Book Review: Little Fires Everywhere

Celeste Ng’s second novel offers rich portrayals of motherhood in the suburbs

Little Fires Everywhere

Maybe your interest is piqued because it's been picked up for miniseries adaptation by Reese Witherspoon. Fair enough. The Legally Blonde star's known to be a voracious reader, with her own book club and a keen producorial eye that helped make the Wild, Gone Girl, and Big Little Lies screen adaptations happen. Maybe the cover caught your eye or you like the way the title rolls off your tongue. Whatever the reason, you're here and you're going to cry about moms.

Of course, there's no monolithic version of motherhood. But it's rare to see as many richly textured versions of it in one place as can be found in Celeste Ng's second novel, Little Fires Everywhere. It's the Nineties. Visual artist Mia Warren and her teen daughter, Pearl, roll into the meticulously ordered Cleveland suburb of Shaker Heights and are soon renting a house from affluent Richardson family matriarch, Elena. There's keen interest from each family's children about the other's lifestyle: Pearl sees a stability and ease of living that she hasn't had on the road with her single mom, and the youngest Richardson child, Izzy, sees the independence and artistic sensibility she longs for. Ng doesn't give us anything as simple as a princess-and-the-pauper switch, though. Rather, her book is about a longing for connection and understanding and the painful necessity to put aside our pretty lies about ourselves – that we don't need to talk about race, that we're not motivated by fear or spite, that we know what we're doing all the time.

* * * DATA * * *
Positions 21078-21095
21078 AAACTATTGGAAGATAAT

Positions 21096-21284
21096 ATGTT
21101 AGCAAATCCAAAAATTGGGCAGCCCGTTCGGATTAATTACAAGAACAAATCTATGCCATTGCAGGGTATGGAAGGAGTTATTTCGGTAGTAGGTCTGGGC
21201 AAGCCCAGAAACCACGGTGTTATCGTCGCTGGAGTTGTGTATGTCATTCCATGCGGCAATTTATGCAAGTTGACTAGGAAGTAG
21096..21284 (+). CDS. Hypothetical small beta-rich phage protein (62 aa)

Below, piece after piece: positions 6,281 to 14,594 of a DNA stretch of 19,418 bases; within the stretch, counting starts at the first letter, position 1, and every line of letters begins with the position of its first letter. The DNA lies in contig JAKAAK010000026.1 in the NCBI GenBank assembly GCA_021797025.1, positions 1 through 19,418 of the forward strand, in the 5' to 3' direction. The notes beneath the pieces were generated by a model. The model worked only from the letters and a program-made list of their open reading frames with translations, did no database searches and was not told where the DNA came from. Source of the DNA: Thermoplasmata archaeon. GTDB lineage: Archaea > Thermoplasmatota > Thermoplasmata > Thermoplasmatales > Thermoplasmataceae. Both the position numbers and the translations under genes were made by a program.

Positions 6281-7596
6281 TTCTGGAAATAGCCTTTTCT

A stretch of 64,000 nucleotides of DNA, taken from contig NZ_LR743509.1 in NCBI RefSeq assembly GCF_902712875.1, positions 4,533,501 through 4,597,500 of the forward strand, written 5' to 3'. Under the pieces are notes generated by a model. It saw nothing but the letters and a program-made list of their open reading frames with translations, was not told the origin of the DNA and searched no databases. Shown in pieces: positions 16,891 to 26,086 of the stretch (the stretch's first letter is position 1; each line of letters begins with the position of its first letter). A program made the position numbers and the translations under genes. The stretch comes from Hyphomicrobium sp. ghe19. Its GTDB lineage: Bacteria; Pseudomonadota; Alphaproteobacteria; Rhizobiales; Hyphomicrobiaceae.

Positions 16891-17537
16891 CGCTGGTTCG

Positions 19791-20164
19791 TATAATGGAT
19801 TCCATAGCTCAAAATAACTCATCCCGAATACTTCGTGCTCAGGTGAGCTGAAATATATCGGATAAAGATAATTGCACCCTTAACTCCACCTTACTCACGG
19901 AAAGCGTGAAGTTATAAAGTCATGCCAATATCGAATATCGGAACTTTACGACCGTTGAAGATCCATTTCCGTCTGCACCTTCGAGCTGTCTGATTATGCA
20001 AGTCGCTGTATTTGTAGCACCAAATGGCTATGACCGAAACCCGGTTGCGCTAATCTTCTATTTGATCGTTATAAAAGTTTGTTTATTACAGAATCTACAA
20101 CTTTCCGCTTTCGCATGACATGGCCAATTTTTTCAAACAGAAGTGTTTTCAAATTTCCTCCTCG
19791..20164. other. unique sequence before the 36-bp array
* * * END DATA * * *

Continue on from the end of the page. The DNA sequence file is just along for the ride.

Little Fires Everywhere

by Celeste Ng
Penguin Press, 352 pp., $27
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